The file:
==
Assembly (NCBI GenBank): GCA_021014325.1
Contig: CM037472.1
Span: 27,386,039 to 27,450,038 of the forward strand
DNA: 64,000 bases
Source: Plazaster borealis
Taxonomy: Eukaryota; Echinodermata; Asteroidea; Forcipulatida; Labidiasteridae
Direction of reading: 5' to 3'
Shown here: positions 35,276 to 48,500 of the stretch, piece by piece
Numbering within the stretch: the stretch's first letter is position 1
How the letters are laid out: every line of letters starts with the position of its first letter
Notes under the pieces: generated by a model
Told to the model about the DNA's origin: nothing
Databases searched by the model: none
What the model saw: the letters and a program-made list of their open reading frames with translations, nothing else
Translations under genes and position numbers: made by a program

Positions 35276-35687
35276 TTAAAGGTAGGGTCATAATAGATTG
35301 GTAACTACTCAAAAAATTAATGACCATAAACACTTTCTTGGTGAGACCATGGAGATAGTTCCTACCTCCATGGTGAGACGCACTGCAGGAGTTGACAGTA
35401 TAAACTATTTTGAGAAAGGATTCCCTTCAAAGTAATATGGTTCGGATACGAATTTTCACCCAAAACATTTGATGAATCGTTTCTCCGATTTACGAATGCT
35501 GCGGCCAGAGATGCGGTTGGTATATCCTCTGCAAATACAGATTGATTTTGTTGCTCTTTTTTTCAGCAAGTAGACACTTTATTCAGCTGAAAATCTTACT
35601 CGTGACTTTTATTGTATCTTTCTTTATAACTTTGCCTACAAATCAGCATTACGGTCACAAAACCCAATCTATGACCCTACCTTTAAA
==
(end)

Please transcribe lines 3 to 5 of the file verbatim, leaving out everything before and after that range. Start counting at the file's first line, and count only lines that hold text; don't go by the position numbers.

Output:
Span: 27,386,039 to 27,450,038 of the forward strand
DNA: 64,000 bases
Source: Plazaster borealis